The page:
Phytosanitary risk associated with illegal importation of pest-infested commodities to the South African agricultural sector
Keywords:food security, fresh fruit, grains, interception, pests, quarantine
We evaluated the phytosanitary risk associated with illegal importation of pest-infested plant commodities into South Africa. Samples were collected from different South African ports of entry over 8 years (2011 to 2019) and data were analysed descriptively using Statistical Software Package. Pests were frequently detected on commodity species such as Citrus (18.31%), Zea mays (13.22%), Phaseolus vulgaris (12.88%), Musa spp. (9.15%) and Fragaria ananassa (5.08%). The highest number of pests intercepted occurred on fresh fruits (44.06%), followed by grains (26.44%) and vegetables (14.23%). The most intercepted organisms were Callosobruchus rhodesianus (7.79%), Dysmicoccus brevipes (7.11%), Callosobruchus maculates (6.10%) and Phyllosticta citricarpa (4.74%). The majority of intercepted organisms were non-quarantine organisms (70.50%), followed by pests of unknown status (17.28%), quarantine pests (10.84%) and potential quarantine pests (1.35%). Phyllosticta citricarpa, Bactrocera dorsalis, Spodoptera frugiperda and Prostephanus truncatus were the only quarantine pests intercepted in terms of South African regulatory status. The interception was mainly from southern African countries, particularly Mozambique, Zimbabwe and Eswatini. The findings present the level of phytosanitary risk associated with illegal importation and/or non-compliance in regard to plants and plant commodities from different countries through South African ports of entry. Crop production, biodiversity, food security, existing export markets, and access to new export markets could be threatened as importing countries may impose stringent phytosanitary measures to limit the chances of introduction and establishment of quarantine pests into their territories.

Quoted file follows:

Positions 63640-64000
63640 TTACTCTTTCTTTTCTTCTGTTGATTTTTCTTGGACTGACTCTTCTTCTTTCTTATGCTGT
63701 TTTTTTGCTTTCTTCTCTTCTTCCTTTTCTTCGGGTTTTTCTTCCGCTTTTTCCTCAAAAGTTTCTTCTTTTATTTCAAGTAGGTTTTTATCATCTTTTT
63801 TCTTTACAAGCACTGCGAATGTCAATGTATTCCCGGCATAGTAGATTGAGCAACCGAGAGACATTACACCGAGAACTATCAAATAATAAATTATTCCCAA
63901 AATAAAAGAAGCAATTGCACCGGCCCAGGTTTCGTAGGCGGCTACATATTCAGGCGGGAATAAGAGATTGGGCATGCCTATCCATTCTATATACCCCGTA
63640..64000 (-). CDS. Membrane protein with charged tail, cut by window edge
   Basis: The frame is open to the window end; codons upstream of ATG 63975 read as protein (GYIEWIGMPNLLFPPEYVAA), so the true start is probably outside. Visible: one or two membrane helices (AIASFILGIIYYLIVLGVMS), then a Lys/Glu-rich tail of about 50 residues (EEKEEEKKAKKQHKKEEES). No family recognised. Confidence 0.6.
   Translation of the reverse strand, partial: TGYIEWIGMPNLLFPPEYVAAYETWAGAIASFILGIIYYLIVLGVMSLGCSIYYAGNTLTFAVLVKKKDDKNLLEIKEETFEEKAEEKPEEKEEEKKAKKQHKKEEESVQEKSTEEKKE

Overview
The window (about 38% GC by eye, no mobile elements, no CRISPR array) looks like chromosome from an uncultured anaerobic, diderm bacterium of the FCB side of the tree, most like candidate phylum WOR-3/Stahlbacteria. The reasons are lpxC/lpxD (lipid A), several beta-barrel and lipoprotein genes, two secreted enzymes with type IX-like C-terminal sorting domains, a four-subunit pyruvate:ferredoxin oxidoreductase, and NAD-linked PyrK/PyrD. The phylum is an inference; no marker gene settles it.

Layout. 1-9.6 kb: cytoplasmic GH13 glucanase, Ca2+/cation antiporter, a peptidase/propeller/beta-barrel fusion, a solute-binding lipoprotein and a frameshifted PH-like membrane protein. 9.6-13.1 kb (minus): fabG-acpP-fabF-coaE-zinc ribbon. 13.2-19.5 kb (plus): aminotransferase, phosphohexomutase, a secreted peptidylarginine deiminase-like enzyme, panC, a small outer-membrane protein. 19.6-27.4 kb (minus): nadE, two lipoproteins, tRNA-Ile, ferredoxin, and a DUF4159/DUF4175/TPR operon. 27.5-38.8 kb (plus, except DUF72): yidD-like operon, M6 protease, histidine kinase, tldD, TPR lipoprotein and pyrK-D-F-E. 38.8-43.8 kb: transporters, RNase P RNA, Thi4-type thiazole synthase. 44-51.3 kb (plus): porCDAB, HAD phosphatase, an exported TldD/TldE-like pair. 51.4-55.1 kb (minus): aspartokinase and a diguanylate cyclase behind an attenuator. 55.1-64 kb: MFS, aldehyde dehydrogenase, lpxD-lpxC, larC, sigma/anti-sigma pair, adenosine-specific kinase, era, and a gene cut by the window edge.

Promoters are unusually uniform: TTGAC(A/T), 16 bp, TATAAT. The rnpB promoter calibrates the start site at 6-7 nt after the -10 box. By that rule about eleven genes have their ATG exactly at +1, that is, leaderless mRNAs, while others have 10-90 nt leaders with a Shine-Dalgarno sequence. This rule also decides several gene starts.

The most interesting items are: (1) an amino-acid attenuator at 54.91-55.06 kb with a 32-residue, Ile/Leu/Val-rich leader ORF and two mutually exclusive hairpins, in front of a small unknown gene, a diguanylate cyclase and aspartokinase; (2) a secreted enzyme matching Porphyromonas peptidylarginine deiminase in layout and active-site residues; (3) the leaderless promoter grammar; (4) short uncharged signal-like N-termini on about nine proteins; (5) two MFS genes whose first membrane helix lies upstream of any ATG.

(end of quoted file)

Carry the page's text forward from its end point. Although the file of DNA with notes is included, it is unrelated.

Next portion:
- Illegal importation of plant commodities may lead to the introduction, establishment and spread of pests that are of quarantine significance to South Africa.
- Introduction of pest species such as Phyllosticta citricarpa, Bactrocera dorsalis, Spodoptera frugiperda and Prostephanus truncatus into South Africa could result in undesirable impacts on the ecosystem, agriculture, biodiversity and economy of the country.
- Access to new export markets of plant commodities could be threatened as importing countries may impose stringent phytosanitary measures to limit the chances of introduction and establishment of these quarantine pests into their territories.
How to Cite
All articles are published under a Creative Commons Attribution 4.0 International Licence
Copyright is retained by the authors. Readers are welcome to reproduce, share and adapt the content without permission provided the source is attributed.
Disclaimer: The publisher and editors accept no responsibility for statements made by the authors